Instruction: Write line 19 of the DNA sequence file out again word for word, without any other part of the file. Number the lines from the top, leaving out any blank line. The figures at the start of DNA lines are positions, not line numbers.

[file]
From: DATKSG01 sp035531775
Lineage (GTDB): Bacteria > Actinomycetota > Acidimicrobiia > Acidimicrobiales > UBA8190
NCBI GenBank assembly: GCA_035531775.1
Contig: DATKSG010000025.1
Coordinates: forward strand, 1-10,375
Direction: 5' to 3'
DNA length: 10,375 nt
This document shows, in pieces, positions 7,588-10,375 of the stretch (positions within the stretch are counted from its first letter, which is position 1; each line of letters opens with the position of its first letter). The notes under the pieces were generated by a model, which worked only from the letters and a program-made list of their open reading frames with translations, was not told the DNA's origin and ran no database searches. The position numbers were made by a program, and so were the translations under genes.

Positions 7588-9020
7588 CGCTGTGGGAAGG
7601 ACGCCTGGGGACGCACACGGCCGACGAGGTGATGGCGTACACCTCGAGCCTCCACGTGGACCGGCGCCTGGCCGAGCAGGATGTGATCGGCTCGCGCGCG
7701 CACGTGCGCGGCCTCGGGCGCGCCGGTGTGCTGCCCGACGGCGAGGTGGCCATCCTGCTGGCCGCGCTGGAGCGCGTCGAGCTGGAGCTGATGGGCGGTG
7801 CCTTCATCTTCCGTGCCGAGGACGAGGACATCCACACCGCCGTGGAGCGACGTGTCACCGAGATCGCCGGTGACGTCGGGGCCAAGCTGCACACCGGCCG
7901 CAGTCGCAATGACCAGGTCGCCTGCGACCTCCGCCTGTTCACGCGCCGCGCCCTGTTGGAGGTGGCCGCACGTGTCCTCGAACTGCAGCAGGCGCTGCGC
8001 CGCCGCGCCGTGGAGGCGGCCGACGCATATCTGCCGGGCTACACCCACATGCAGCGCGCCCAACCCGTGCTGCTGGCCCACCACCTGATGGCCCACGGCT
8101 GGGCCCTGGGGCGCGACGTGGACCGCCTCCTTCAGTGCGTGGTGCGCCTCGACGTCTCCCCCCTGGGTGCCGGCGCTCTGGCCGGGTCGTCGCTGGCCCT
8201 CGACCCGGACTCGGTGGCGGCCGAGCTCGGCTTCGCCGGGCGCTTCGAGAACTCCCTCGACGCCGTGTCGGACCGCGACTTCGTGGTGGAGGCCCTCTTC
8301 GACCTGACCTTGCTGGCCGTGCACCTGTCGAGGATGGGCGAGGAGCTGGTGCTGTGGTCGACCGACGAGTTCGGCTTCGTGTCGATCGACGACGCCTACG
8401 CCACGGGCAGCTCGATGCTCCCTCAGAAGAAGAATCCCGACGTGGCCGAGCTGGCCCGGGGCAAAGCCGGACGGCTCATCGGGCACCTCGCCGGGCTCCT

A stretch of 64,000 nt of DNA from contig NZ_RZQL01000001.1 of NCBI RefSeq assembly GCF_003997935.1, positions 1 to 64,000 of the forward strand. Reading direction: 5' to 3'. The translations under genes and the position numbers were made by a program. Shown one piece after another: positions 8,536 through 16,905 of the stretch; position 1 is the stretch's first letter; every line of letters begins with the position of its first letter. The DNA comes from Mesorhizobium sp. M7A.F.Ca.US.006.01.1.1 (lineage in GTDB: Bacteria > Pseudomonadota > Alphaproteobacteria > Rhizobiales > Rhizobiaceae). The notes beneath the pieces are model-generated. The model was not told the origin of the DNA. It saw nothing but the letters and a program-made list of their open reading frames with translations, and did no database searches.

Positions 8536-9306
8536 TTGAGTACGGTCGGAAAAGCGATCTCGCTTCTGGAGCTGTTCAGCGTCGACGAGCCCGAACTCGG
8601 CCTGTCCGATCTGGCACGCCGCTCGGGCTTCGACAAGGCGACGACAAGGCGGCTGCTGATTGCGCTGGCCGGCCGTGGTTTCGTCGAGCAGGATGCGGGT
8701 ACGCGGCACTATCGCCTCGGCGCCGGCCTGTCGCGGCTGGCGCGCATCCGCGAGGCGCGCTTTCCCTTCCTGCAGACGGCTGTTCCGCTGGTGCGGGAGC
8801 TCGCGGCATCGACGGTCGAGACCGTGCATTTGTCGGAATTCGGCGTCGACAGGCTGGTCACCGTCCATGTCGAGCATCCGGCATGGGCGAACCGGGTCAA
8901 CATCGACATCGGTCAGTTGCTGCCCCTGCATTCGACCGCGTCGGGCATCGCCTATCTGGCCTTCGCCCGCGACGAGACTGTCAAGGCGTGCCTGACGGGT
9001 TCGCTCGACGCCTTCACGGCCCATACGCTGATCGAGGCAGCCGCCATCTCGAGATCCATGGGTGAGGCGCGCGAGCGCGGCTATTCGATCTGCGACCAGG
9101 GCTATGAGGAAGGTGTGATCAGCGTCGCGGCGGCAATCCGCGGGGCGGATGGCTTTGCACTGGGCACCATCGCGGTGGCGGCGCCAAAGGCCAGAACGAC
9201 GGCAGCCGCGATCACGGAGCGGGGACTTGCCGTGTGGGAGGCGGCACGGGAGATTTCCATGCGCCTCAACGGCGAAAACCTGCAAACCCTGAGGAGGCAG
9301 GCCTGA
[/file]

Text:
8401 CCACGGGCAGCTCGATGCTCCCTCAGAAGAAGAATCCCGACGTGGCCGAGCTGGCCCGGGGCAAAGCCGGACGGCTCATCGGGCACCTCGCCGGGCTCCT